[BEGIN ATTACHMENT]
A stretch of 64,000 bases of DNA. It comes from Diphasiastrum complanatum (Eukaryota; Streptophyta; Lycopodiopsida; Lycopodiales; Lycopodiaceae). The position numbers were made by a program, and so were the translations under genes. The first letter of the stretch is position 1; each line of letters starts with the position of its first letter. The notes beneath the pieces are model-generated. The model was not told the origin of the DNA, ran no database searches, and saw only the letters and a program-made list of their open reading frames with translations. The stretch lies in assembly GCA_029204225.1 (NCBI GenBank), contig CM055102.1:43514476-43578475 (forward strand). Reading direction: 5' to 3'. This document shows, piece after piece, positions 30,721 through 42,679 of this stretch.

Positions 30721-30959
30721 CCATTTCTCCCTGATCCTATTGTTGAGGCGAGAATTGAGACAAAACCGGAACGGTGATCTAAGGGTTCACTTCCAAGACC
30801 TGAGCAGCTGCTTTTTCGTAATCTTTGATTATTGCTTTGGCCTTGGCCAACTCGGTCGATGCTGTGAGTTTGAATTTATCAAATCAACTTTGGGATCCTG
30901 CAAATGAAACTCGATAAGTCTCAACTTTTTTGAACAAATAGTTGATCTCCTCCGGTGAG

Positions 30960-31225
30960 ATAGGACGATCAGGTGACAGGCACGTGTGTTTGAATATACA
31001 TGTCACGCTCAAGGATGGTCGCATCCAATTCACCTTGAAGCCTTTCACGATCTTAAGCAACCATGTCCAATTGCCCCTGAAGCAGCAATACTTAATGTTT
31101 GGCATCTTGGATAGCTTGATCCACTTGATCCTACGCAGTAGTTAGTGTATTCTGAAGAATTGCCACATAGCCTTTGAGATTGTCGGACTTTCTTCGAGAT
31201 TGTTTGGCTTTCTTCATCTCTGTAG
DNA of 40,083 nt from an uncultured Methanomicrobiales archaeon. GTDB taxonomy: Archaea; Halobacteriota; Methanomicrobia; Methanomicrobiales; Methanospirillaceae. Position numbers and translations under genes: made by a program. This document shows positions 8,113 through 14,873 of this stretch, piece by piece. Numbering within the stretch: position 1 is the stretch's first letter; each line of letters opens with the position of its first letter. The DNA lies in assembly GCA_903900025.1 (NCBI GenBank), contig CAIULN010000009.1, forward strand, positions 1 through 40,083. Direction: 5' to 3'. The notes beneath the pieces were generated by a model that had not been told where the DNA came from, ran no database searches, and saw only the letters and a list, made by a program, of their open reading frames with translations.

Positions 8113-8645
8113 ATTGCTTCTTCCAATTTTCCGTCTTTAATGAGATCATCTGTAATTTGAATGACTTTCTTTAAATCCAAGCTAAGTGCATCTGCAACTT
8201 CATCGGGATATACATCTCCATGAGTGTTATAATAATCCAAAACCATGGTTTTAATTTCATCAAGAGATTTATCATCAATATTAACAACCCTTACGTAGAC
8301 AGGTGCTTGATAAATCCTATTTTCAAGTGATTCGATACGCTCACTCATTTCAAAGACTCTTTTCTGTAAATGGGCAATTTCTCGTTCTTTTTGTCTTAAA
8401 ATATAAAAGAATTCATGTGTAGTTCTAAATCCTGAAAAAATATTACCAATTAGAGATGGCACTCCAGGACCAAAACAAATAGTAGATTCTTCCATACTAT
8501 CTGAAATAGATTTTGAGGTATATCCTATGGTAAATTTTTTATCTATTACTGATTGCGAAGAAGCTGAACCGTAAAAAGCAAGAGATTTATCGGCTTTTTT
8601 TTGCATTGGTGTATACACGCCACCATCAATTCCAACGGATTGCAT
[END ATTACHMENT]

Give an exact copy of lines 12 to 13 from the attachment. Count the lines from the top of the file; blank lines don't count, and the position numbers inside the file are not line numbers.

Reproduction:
Positions 8113-8645
8113 ATTGCTTCTTCCAATTTTCCGTCTTTAATGAGATCATCTGTAATTTGAATGACTTTCTTTAAATCCAAGCTAAGTGCATCTGCAACTT